In an ideal world I for one would love to stand, bratwurst in hand, and enjoy the Bundesliga experience without having to resort to Ryanair depositing me in a glorified military airstrip somewhere near Frankfurt. However, there is evidently a large amount of emotive history behind the campaignto ensure that standing remains a thing of the past. Pearman makes several points, suggesting that standing will encourage a return to the loutish behaviour which blighted British football during the era of terracing, citing the example of a lifelong Liverpool supporter not going to away matches on account of the behaviour of the club’s away support. While I believe that sitting or standing, morons will still be morons, the very image of a terracing pulls the sub conscious chords of negative connotations within the general population. However, it should be noted that the man who attacked Neil Lennon at Tynecastle, the Leeds United fan who attacked Sheffield Wednesday goal keeper Chris Kirkland and those who invaded the pitch at Upton Park during the notorious West Ham United and Millwall clash of 2009 all sprung forth from seated sections not terracing.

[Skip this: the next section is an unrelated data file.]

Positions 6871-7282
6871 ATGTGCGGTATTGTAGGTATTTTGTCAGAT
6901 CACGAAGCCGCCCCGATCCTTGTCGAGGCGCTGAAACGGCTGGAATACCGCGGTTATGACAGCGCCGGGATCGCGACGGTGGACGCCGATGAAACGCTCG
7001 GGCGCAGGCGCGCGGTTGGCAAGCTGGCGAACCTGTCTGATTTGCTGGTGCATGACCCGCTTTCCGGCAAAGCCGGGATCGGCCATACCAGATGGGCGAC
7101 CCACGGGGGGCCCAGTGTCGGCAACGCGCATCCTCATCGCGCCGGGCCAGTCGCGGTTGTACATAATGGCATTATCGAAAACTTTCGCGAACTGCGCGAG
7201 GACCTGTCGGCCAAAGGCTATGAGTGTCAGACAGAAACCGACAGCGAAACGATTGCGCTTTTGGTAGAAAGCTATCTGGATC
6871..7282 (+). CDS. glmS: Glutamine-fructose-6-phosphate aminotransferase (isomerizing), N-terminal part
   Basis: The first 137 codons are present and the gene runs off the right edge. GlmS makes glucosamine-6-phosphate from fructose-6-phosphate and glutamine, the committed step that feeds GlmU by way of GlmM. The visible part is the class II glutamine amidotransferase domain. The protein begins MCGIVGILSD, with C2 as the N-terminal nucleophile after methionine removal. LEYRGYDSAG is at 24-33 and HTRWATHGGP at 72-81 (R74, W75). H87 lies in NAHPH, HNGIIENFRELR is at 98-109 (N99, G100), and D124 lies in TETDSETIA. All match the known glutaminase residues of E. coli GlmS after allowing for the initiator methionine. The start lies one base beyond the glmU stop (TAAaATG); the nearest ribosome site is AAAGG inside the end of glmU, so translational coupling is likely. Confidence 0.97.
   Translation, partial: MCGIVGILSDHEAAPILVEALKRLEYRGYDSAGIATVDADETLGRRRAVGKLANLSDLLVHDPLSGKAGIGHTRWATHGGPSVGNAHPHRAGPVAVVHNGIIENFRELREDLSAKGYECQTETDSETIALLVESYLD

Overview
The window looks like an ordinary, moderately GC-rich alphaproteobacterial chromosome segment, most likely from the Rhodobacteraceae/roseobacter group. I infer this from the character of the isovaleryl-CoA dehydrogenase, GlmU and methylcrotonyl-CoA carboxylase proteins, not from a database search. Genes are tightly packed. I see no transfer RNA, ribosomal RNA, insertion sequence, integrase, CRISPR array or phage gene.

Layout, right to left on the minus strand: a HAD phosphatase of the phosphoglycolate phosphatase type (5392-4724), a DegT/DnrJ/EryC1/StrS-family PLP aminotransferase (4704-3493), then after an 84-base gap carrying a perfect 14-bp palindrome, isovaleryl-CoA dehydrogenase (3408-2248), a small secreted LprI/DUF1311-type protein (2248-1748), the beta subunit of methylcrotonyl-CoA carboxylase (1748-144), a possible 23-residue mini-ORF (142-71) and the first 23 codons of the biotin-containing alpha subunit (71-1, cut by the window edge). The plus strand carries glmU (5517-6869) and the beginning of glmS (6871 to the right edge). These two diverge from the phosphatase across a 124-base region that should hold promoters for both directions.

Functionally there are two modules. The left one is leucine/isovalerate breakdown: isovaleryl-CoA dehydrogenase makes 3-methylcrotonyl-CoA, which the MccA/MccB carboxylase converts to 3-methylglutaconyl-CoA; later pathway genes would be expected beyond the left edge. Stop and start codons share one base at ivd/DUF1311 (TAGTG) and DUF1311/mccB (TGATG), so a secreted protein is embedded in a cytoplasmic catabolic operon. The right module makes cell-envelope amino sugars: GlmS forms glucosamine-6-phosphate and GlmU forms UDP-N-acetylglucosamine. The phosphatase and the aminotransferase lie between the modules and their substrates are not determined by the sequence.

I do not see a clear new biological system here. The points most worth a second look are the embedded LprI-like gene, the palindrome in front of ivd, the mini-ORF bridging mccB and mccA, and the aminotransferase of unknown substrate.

The Taylor Report did change British football . It provided a much needed impetus to improve the football grounds of this country and give supporters a facility which is befitting, better than the death traps which were shamefully allowed to endure in British football for far too long. It also sought to phase out the notion of standing at football matches.
However, I ask you to watch Match of The Day and look at the ends behind the goal. The Kop at Anfield still stands. The Holte End at Villa Park, the Stretford End and at countless grounds across the country are still populated by people who stand to watch football, albeit in seated sections.
I suspect with the current momentum behind it that it will be more of a case of when rather than if one can choose whether one wants to watch football from a bucket seat or from the expanse of a modern and thoroughly 21st century standing section.